In a new study from Columbia University, researchers found that extracts from the leaves of the Artemisia annua plant, a medicinal herb also known as sweet wormwood, inhibit the replication of the COVID-19 virus and two of its recent variants.
They also found that extracts of the plant were more effective against the virus when levels of a key compound in the plant, artemisinin, were low.
The findings suggest that one or more compounds in Artemisia annua, or A. annua, that have not yet been identified may point to a safe, low-cost therapeutic treatment for SARS-CoV-2.
Artemisia annua has been studied extensively, and it has been used safely for more than 2,000 years in traditional medicine to treat a variety of fever-related ailments.
In the study, the team soaked dried leaves of A. annua, obtained from four continents in hot water and tested the solutions against SARS-CoV-2 and two variants originating from the United Kingdom and South Africa.
Some leaf samples were 12 years old but still potent against the virus. Researchers also tested artemisinin alone against the viruses, but the plant extracts were more potent.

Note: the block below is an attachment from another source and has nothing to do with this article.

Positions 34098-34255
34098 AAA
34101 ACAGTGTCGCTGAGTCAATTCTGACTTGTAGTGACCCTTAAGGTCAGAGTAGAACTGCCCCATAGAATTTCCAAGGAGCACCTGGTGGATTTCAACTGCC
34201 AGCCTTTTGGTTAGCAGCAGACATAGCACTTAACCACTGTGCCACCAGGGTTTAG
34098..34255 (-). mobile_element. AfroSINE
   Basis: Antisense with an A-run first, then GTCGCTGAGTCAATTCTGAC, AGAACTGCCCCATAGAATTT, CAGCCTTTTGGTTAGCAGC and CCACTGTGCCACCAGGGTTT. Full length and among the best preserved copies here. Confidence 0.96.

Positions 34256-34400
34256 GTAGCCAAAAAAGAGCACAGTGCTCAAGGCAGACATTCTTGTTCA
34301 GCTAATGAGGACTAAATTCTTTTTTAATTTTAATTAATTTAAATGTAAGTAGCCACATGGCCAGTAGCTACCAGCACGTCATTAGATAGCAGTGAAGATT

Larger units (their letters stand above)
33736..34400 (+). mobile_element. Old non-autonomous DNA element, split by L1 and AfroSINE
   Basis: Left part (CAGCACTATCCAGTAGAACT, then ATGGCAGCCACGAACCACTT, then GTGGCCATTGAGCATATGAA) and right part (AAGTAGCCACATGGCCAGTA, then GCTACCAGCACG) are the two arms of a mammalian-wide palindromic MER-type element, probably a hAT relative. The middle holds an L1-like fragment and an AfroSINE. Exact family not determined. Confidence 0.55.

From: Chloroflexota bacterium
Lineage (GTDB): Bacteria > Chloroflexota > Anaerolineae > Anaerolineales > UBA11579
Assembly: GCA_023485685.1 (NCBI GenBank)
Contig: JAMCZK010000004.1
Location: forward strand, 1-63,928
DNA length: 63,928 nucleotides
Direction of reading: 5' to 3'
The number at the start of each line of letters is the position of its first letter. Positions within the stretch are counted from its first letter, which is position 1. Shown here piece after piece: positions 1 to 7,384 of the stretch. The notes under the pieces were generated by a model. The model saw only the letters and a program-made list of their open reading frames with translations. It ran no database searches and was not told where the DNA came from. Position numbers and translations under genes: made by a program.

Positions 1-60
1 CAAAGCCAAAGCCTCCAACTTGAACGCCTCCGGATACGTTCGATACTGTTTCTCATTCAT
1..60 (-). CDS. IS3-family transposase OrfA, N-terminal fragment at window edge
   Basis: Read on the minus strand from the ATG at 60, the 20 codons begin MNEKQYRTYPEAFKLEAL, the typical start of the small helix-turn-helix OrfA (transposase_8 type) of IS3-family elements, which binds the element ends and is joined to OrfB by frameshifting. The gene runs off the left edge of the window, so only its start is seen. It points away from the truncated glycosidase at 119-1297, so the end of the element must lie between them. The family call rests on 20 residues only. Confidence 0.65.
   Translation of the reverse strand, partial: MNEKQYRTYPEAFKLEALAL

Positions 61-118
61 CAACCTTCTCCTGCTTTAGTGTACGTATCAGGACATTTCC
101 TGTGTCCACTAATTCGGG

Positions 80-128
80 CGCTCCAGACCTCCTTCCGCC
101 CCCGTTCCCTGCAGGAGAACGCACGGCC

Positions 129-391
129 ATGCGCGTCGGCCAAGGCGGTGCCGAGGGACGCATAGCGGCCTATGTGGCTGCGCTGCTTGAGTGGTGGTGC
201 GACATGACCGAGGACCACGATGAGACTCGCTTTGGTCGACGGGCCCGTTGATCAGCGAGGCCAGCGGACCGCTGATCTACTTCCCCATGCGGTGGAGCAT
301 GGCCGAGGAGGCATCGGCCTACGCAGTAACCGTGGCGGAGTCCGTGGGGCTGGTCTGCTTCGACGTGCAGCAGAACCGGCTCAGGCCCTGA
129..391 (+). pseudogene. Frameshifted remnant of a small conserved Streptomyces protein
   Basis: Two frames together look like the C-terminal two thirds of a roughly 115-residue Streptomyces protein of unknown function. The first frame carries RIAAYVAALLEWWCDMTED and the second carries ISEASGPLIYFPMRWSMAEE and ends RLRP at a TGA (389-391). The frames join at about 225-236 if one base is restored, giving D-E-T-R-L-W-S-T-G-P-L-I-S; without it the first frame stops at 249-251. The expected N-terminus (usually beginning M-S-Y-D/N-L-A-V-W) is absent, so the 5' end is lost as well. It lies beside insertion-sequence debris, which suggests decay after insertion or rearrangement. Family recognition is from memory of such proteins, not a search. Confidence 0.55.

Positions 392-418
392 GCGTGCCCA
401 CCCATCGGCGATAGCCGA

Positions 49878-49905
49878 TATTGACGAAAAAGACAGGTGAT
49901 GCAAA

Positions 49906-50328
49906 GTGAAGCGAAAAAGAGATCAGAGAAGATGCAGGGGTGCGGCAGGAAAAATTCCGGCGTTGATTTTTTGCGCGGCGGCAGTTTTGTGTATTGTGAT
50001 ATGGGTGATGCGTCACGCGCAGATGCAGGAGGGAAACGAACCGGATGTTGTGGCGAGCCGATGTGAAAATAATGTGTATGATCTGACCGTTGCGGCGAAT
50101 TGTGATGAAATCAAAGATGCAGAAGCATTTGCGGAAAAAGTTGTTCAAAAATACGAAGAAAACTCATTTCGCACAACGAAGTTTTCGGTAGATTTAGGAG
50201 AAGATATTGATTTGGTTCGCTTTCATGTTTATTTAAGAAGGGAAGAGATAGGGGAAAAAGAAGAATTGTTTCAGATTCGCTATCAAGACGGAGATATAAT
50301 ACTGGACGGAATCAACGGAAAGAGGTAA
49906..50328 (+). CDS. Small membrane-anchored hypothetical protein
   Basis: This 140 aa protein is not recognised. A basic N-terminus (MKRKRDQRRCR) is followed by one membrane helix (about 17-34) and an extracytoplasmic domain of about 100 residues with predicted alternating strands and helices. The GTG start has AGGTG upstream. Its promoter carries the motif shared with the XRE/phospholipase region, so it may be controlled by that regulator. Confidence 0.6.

Artemisinin is a compound naturally produced by the plant, but is usually extracted, chemically modified, and developed in combination with other drugs to treat malaria.
Results showed that the extracts of A. annua did not block the virus from entering cells but interfered with the virus’ ability to replicate, thus killing it.
In addition, the anti-replication activity did not appear linked to artemisinin or flavonoids, which are natural substances in the plants.
These findings add to evidence that this plant possesses compounds that could help patients who are infected with COVID-19.
The plant possesses compounds that inhibit inflammation and the formation of scar-like tissues known as fibrosis, which also affect patients with COVID-19.
Together, these characteristics point to a plant that bears a lot more study.
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The study is published in the Journal of Ethnopharmacology. One author of the study is Biology Professor Pamela Weathers.
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